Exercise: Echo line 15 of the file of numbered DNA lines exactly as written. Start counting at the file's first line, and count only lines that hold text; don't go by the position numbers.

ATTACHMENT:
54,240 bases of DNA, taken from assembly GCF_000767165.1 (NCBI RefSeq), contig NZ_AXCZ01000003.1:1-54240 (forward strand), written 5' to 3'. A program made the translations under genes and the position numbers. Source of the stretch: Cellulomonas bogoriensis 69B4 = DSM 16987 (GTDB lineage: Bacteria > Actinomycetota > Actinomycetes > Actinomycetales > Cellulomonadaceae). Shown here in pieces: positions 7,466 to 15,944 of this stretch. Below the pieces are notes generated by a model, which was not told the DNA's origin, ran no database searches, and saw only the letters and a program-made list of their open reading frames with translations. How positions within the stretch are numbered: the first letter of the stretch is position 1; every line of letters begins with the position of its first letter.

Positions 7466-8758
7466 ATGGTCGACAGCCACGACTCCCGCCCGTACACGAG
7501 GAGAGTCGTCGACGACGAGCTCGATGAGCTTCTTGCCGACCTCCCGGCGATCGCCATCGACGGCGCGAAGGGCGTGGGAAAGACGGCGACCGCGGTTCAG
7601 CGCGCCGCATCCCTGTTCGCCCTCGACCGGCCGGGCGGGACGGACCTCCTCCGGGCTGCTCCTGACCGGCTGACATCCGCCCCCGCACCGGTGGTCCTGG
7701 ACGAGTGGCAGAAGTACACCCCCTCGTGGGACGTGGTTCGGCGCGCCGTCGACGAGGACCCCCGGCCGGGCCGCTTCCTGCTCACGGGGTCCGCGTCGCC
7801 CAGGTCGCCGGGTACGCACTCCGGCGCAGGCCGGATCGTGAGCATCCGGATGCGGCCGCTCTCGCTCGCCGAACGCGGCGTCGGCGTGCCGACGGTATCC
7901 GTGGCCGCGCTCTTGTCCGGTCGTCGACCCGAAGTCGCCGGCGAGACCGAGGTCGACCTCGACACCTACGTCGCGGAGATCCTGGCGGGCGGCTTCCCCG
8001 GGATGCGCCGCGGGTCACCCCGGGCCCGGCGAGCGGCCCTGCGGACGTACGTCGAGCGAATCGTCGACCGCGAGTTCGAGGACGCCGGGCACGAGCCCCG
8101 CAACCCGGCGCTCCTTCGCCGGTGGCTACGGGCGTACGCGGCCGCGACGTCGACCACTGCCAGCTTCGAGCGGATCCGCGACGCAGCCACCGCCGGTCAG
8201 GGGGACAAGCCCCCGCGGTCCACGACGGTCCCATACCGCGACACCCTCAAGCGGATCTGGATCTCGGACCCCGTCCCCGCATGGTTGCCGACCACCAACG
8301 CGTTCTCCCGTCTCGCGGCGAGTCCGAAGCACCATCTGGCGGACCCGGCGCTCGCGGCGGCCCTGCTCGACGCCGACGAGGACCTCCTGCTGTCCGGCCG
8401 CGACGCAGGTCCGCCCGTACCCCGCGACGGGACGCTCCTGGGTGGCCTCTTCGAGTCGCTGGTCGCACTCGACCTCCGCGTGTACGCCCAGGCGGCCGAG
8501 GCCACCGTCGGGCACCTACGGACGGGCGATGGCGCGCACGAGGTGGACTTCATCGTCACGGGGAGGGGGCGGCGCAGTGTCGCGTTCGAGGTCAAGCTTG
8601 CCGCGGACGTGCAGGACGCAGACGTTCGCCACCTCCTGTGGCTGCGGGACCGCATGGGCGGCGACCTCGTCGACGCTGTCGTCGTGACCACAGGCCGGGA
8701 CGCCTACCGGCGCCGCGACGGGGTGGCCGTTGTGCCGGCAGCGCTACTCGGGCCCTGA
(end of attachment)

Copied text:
8601 CCGCGGACGTGCAGGACGCAGACGTTCGCCACCTCCTGTGGCTGCGGGACCGCATGGGCGGCGACCTCGTCGACGCTGTCGTCGTGACCACAGGCCGGGA